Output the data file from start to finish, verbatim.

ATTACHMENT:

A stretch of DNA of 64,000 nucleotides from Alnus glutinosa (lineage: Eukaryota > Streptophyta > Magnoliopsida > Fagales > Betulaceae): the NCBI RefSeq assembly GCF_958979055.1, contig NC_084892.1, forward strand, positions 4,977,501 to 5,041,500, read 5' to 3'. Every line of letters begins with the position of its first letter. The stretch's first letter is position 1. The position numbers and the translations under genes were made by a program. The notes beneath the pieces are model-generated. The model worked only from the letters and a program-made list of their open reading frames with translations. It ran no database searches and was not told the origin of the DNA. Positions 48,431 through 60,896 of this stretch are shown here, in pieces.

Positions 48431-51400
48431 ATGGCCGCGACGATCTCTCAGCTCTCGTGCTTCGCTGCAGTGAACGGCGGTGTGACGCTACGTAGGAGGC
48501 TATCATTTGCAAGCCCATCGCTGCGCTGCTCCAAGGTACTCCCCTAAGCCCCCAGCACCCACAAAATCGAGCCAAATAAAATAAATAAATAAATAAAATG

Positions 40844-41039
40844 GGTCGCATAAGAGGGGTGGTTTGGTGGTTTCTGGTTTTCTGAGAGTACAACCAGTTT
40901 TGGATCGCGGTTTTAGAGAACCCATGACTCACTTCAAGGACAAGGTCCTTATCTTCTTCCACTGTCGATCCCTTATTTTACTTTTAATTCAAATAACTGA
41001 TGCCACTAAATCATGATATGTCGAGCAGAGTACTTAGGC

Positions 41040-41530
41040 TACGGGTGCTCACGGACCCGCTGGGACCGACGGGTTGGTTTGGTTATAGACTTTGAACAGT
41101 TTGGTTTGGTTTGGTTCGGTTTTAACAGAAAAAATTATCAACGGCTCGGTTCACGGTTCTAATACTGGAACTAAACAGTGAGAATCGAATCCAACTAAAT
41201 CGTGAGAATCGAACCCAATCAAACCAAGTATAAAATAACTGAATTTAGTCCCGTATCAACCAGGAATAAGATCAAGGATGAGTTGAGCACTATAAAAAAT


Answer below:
A stretch of DNA of 64,000 nucleotides from Alnus glutinosa (lineage: Eukaryota > Streptophyta > Magnoliopsida > Fagales > Betulaceae): the NCBI RefSeq assembly GCF_958979055.1, contig NC_084892.1, forward strand, positions 4,977,501 to 5,041,500, read 5' to 3'. Every line of letters begins with the position of its first letter. The stretch's first letter is position 1. The position numbers and the translations under genes were made by a program. The notes beneath the pieces are model-generated. The model worked only from the letters and a program-made list of their open reading frames with translations. It ran no database searches and was not told the origin of the DNA. Positions 48,431 through 60,896 of this stretch are shown here, in pieces.

Positions 48431-51400
48431 ATGGCCGCGACGATCTCTCAGCTCTCGTGCTTCGCTGCAGTGAACGGCGGTGTGACGCTACGTAGGAGGC
48501 TATCATTTGCAAGCCCATCGCTGCGCTGCTCCAAGGTACTCCCCTAAGCCCCCAGCACCCACAAAATCGAGCCAAATAAAATAAATAAATAAATAAAATG

Positions 40844-41039
40844 GGTCGCATAAGAGGGGTGGTTTGGTGGTTTCTGGTTTTCTGAGAGTACAACCAGTTT
40901 TGGATCGCGGTTTTAGAGAACCCATGACTCACTTCAAGGACAAGGTCCTTATCTTCTTCCACTGTCGATCCCTTATTTTACTTTTAATTCAAATAACTGA
41001 TGCCACTAAATCATGATATGTCGAGCAGAGTACTTAGGC

Positions 41040-41530
41040 TACGGGTGCTCACGGACCCGCTGGGACCGACGGGTTGGTTTGGTTATAGACTTTGAACAGT
41101 TTGGTTTGGTTTGGTTCGGTTTTAACAGAAAAAATTATCAACGGCTCGGTTCACGGTTCTAATACTGGAACTAAACAGTGAGAATCGAATCCAACTAAAT
41201 CGTGAGAATCGAACCCAATCAAACCAAGTATAAAATAACTGAATTTAGTCCCGTATCAACCAGGAATAAGATCAAGGATGAGTTGAGCACTATAAAAAAT